The Baron was blissfully unaware of the difficulties his wife would have with Mrs. Foy. The daughter of a New York Tory merchant, Hannah Foy was even then in Bristol with her sisters, where they enjoyed the gallantry of a wide circle of admirers. In short, Mrs. Foy was not so anxious to be reunited with her husband as the Baroness. And though Lord Germain had been good enough to secure Mrs. Riedesel a place on a packet ship set to leave from Portsmouth, Mrs. Foy and her sister chose to remain in Bristol for the winter. Frederika remained as well and was genuinely desolated: “If you but knew how I suffer!” she wrote, “I wish I were dead… oh, do not forget me, pity me, love me always, as I love you.”
In addition to the problem of Hannah Foy’s unseemly behavior and refusal to sail for America, the Baroness had other difficulties adjusting to English life. A thoroughly aristocratic lady in the German mold, Mrs. Riedesel did as all German ladies did in the middle of the eighteenth century–she dressed herself and her daughters in the French fashion. Feeling in England, however, ran high against France and everything French, and while strolling one day with Mrs. Foy, in “a chintz gown trimmed with green taffeta,” the Baroness was surrounded by a crowd of English sailors, who jeered and cried out “French whore!” Mrs. Riedesel escaped to a nearby shop, but when she returned home she gave the dress to her cook, “although it was still quite new.”
The Baroness had her successes in Bristol, however. She had a court-dress made in the English fashion, and was presented by Lady George Germain to King George III and Queen Charlotte (who had been Princess of Mecklenburg-Sterlitz). The Queen admired the Baroness’ courage and the King spoke highly of the General’s service to the English cause. George also–quite unexpectedly–kissed Mrs. Riedesel, who “turned fiery red as a result.” She considered herself “naturalized” by the King’s kiss, and it was a small victory in a disappointing winter.
Her connections at court proved valuable, for through them she met Sir Brook Watson, a rich London banker. Watson, orphaned at the age of six, had made his way in the world largely through his own exertions. He had had his foot bitten off by a shark in Havana in 1749, but survived to become commissary to Wolfe in the Seven Years’ War and later a successful London merchant and member of Parliament for London from 1784 to 1793. He was not, as Mrs. Riedesel claims, thrice Lord Mayor of London, but served one troubled year in 1796. In 1777, however, he was in a position to do the Baroness a favor, and secured her a place on his merchantman bound for Quebec. “Mr. Watson showed me the ship,” she relates, “and introduced me to the captain and the entire crew, declaring to them that whoever might give me offense might expect the same punishment as though he had done the same to himself, and that should I complain of any one of them that man would be discharged immediately.”
The Baroness set sail from Spithead on the 16th of April 1777 in Mr. Watson’s merchantman with a good wind in a large convoy of British ships protected by the man-of-war, Blonde. With her were her three daughters, Augusta, Frederika, and Caroline, the irrepressible Mrs. Foy, her sister, and her maid, the Riedesel’s man-servant Rochel and a brace of maids to care for the children. The Baroness was in good health and well prepared for the voyage: she brought limes for the children and a pipe (126 gallons) of the best Madeira for the General. A pious woman in her aristocratic way, Mrs. Riedesel had “absolute faith that God would guide [her] safely to [her] husband.”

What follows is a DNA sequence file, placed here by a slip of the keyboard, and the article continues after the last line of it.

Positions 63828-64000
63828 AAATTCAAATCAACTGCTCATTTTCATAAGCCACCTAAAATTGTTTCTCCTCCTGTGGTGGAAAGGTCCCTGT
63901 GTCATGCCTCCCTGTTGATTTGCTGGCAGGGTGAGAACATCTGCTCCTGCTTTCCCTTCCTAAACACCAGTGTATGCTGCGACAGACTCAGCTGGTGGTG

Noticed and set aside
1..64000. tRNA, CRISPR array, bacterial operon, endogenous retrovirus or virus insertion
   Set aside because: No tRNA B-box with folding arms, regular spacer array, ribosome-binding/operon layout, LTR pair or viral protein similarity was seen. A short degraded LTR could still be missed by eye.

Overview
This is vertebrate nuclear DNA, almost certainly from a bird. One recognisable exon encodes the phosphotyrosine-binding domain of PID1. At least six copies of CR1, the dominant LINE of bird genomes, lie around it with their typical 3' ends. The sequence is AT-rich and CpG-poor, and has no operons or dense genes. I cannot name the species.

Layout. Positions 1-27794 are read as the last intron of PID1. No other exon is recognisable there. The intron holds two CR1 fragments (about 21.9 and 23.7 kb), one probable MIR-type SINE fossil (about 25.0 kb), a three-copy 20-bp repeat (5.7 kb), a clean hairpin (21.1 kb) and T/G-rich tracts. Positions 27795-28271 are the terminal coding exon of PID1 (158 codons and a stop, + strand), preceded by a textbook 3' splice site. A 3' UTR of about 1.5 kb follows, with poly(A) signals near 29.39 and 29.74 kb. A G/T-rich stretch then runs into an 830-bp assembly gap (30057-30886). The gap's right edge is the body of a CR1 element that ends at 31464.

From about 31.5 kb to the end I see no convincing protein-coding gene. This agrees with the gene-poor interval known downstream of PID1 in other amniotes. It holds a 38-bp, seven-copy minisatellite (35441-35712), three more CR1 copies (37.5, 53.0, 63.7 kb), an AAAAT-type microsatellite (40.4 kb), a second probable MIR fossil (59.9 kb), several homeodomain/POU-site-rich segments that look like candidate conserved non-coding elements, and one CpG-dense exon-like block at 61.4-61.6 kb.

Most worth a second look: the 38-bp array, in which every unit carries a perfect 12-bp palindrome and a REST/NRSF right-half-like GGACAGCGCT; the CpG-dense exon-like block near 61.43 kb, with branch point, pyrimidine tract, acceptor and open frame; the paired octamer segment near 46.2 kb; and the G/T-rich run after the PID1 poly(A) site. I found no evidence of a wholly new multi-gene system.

As it turned out it was a relatively smooth voyage, but as the General was to be disappointed in his expectation of Mrs. Foy, so Watson for all his threats was to be disappointed in his captain. Captain Arbuthnot, the Baroness learned to her dismay, was one of Hannah Foy’s Bristol gallants, and her “old friendship with the captain prevented her from refusing him those liberties which he had enjoyed in the past.” To compound matters, Hannah’s maid, Madmoiselle Nancy, had made the trip only to escape a country where she was “too well known” in order to find “the dissolute sort of friends she liked among the sailors.” Nancy was successful in her quest: she spent her Saturday nights in Mrs. Riedesel’s antechamber “carrying on,” as the Baroness puts it, with an “old sot.” But if Mrs. Riedesel was offended by the peccadillos of Mrs. Foy and Captain Arbuthnot, she remained a gracious and charitable woman. When they arrived at Quebec on the 11th of June, British press gangs boarded the ship to look for “extra” sailors. The Baroness petitioned the British and none of Arbuthnot’s crew were impressed. The Captain was properly humbled.
From Quebec Mrs. Riedesel traveled inland to Montreal and from Montreal to Chambly by carriage and canoe. It was her first experience with a canoe and not surprisingly it unsettled the otherwise intrepid Baroness and terrified the children. But at Chambly they were finally reunited with the General and there was great rejoicing and thanksgiving, despite the fact that winter quarters in Trois Rivieres had left the Baron–not a vigorous man to begin with–looking thin and wasted. The reunion was a brief one, however. Gentleman Johnny Burgoyne had assumed command from Sir Guy Carleton, and the British forces with their German allies were gearing up for an offensive into New York. Riedesel returned to this troops stationed upriver.
Riedesel and his Brunswickers moved south with the main body of British troops, taking Fort Ticonderoga and finally engaging the Americans at Hubbardton, Vermont, in July 1777. Here Riedesel distinguished himself by coming to the aid of Frazer’s corps on the weakened British left. By no means a flamboyant man, the chubby German led a flamboyant attack, sending his men into battle singing to the music of their band, and routing American resistance. Riedesel also wisely counseled against the raid on Bennington, counsel which Burgoyne ignored. Though Riedesel’s Germans fought bravely, Burgoyne’s blunders made it possible for the Americans to drive the British from the field.